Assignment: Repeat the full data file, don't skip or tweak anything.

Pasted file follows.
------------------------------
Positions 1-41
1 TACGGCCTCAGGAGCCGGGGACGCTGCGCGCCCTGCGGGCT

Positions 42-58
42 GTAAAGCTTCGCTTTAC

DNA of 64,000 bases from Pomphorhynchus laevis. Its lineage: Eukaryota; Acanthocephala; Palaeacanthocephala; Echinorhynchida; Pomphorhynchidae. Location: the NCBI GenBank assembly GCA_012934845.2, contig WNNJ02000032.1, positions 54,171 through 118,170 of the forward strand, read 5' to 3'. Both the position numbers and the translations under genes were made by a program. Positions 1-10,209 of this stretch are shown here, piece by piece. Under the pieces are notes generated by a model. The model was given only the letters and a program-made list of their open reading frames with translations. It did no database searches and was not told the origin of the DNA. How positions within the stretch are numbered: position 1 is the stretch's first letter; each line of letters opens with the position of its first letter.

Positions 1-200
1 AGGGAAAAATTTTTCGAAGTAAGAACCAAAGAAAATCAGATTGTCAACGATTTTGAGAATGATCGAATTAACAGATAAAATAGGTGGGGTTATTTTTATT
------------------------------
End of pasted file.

Positions 1-41
1 TACGGCCTCAGGAGCCGGGGACGCTGCGCGCCCTGCGGGCT

Positions 42-58
42 GTAAAGCTTCGCTTTAC

DNA of 64,000 bases from Pomphorhynchus laevis. Its lineage: Eukaryota; Acanthocephala; Palaeacanthocephala; Echinorhynchida; Pomphorhynchidae. Location: the NCBI GenBank assembly GCA_012934845.2, contig WNNJ02000032.1, positions 54,171 through 118,170 of the forward strand, read 5' to 3'. Both the position numbers and the translations under genes were made by a program. Positions 1-10,209 of this stretch are shown here, piece by piece. Under the pieces are notes generated by a model. The model was given only the letters and a program-made list of their open reading frames with translations. It did no database searches and was not told the origin of the DNA. How positions within the stretch are numbered: position 1 is the stretch's first letter; each line of letters opens with the position of its first letter.

Positions 1-200
1 AGGGAAAAATTTTTCGAAGTAAGAACCAAAGAAAATCAGATTGTCAACGATTTTGAGAATGATCGAATTAACAGATAAAATAGGTGGGGTTATTTTTATT